Looking at history, I very seldom see a class conflict dynamic at work. And the example you give (class struggle between employers and workers) is again something that I just don’t see.

  • Patrick,

    I get your point. (I have one of those “margin” people in the family — probably diagnosable, actually, but doesn’t want to be. And as a result, he’s never been able to hold a job though I try to find stuff he can do from time to time freelance.)

    At the overall level, it seems to me that the minimum wage we have doesn’t increase unemployment much since only a few percent of workers actually make minimum wage. But in that same sense, I don’t see that it helps at all either.

  • Joe Hargrave says:

    Darwin,

    Let me just say right now, for the night, that it sounds like you’re talking about a small or medium business in present-day America. I’m talking about a historical phenomenon that covers many more times and places than that. And it isn’t as if we haven’t seen strikes, unionization drives, protests, even a factory occupation, and other signs of class conflict in America, especially since the economic crisis.

    The American experience is indeed unique with regard to class conflict. But it would be a mistake to assume it isn’t there.

  • Well, in part I’m thinking of my own experience, which is in small (under thirty employees) and very large (Fortune 100) companies in the modern US. But I’m also trying to understand more widely what you’re talking about in terms of class conflict.

    Certainly, it seems uncontroversial that there is at times conflict between some people who are of one class and some people who are of another. However, it doesn’t seem to me that classes really exist as a fixed entity which one can say to be at war with another. Some people find it to their benefit to join some sort of movement or action, but others find it to their benefit to break ranks.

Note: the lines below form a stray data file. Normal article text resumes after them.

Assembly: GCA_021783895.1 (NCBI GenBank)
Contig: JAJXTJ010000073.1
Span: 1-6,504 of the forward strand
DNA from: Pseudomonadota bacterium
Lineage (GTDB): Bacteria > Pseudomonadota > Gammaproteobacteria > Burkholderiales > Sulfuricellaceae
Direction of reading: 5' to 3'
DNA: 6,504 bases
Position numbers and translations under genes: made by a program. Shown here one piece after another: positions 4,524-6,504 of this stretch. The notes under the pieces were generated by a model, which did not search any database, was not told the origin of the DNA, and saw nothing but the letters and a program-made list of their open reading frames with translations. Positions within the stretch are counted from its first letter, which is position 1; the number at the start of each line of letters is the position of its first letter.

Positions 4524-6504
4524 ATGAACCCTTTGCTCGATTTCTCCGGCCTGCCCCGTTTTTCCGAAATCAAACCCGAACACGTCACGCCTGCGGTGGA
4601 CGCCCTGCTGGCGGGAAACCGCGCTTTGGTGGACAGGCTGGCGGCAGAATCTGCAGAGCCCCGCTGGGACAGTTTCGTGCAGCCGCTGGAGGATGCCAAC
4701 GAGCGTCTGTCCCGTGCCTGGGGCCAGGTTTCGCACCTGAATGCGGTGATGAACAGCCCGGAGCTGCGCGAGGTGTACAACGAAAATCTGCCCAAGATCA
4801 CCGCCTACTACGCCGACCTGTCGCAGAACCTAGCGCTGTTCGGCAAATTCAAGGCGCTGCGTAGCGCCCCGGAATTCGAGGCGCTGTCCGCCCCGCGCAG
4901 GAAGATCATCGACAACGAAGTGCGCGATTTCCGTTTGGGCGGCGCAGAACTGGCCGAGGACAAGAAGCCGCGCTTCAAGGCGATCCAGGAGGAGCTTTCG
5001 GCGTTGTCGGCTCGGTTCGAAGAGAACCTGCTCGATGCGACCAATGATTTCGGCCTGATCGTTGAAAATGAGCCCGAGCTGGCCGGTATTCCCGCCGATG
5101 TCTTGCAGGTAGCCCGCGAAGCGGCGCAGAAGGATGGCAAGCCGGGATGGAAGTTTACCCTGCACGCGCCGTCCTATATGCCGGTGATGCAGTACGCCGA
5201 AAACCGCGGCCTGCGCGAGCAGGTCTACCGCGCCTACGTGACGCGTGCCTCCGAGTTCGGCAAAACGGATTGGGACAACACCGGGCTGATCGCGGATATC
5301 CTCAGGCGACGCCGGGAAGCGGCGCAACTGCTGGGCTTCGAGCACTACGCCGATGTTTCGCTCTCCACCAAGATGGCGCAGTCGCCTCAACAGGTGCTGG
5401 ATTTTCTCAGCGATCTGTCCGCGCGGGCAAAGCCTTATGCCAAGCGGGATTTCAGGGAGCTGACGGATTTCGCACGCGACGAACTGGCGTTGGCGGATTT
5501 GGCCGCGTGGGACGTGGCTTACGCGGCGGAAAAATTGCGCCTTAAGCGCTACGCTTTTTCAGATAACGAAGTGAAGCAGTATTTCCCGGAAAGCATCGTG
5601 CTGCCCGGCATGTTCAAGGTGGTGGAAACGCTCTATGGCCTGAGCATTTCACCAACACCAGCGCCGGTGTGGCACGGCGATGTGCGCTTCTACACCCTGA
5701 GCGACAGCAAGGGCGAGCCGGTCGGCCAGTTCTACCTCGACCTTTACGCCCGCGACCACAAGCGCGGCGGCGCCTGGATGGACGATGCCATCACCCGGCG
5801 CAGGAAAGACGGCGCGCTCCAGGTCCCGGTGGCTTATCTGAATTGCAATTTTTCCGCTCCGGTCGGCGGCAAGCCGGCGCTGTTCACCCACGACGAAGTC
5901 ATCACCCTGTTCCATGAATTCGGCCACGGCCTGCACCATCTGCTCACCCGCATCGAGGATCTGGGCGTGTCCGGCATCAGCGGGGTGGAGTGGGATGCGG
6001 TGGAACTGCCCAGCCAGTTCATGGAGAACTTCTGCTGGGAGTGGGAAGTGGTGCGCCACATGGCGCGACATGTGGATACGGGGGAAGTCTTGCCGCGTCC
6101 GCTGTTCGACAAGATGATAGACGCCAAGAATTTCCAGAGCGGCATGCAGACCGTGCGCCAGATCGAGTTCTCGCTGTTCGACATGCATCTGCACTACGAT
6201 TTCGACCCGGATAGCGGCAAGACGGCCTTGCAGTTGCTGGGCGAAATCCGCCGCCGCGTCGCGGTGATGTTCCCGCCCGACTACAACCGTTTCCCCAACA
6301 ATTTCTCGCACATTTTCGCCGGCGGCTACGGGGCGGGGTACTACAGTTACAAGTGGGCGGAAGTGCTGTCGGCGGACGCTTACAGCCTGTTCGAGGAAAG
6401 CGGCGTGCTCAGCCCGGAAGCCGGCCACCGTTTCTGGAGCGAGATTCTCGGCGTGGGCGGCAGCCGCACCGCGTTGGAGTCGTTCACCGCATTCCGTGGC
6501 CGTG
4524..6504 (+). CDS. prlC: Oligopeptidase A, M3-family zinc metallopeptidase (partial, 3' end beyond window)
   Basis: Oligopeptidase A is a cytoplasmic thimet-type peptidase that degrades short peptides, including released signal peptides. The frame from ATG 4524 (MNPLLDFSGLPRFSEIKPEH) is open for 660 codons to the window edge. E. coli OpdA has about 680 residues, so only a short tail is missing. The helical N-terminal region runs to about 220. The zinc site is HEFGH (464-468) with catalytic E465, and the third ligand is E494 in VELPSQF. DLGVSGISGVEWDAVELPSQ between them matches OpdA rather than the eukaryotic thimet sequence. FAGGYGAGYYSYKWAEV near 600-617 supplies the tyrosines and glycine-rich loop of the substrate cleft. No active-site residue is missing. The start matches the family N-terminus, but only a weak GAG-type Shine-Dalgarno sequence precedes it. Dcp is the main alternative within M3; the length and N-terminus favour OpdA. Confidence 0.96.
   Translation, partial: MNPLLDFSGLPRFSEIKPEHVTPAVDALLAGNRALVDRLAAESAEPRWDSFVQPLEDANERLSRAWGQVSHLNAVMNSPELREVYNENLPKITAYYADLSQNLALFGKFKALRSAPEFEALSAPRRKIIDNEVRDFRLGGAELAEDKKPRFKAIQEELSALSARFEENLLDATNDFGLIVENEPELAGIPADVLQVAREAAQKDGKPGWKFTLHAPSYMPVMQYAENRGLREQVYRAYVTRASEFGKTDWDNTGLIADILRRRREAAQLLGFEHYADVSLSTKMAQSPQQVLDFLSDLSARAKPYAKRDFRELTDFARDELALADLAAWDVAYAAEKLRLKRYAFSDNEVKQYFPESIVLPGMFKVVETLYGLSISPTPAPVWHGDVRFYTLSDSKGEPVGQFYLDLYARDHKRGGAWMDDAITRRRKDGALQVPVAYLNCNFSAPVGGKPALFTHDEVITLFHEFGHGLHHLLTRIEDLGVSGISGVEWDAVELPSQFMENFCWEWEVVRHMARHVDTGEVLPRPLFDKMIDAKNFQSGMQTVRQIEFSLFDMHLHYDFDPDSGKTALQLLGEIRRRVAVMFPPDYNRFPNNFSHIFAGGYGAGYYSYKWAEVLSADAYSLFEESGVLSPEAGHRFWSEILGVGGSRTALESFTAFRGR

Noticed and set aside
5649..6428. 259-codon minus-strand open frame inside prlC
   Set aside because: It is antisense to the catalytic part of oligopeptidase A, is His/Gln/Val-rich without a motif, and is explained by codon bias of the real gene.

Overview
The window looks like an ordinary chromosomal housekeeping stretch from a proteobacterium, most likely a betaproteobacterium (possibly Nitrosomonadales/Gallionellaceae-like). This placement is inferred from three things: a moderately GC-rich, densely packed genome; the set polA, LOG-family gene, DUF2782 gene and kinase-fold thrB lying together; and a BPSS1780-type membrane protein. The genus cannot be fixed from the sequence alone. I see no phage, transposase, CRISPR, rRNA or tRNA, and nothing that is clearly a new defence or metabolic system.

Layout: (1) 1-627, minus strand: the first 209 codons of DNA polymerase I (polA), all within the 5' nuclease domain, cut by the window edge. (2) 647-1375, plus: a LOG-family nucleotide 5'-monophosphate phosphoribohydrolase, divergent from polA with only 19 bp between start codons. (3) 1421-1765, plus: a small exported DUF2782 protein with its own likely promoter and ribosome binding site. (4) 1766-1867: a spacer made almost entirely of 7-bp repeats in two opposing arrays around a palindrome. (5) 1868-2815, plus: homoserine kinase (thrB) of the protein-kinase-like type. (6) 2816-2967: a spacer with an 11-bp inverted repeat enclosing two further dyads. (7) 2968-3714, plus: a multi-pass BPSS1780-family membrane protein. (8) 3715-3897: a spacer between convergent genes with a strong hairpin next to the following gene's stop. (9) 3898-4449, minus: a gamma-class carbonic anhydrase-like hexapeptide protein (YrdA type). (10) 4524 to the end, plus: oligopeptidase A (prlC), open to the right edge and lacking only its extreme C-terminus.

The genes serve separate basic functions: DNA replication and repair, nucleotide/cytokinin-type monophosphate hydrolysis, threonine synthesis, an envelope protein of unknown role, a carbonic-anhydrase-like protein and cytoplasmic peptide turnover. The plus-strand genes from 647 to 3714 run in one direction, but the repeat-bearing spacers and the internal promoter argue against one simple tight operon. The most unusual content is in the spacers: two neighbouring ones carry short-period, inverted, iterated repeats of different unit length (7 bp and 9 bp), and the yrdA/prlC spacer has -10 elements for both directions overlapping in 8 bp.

For instance, in the grocery workers strike in Southern California back when I was leaving (2003) you had grocery workers on strike and grocery chains holding out — but you also had lots of people happy to cross the lines and take the open jobs at the available terms, and as I recall one of the grocery chains made a separate deal with the union.

    In ancient Rome, you had the Roman mob, which could often be bought off to behave as a group in demanding political action, but among the aristocrats you had the Optimates who supported the old institutions and the Populares who gained power by claiming to support the interests of the mob.

    Looking at various events in history, it seems to me that people act the most like a “class” when some group with power uses coercion to try to force them to be interchangeable and expendable, rather than allowing them to make their ways as best they can. For instance, one of the major root causes of Wat Tyler’s peasant rebellion in late medieval England was the Statute of Labourers, which sought to force peasants and craftsmen to work for the same hours and wages as before the black death — rolling back the gains which labourers had made in the wake of the labor supply dearth after the Black Death. This combined with a heavy flat per capita tax (which thus hit the poor much harder than the rich) caused peasants to band together and revolt, despite the likely eventuality of their massacre.

    However, outside of the most egregious abuses such as that, it seems to me that people end up acting as individuals much of the time rather than acting as if they belong to a monolithic class. Poorer workers happily snap up jobs that better off workers won’t take; employers bid each others employees away from each other, etc. There doesn’t seem to me to be a unified class dynamic at play much of the time, and when it is, it’s mainly because people have been forced into a “class” artificially. So for instance, I’d see there as being an actual class conflict between employers and workers only a small minority of the time.

    When you talk about class struggle, are you just observing the tendency to people to band together when collectively forced into a corner like that, or are you talking about some sort of more general dynamic?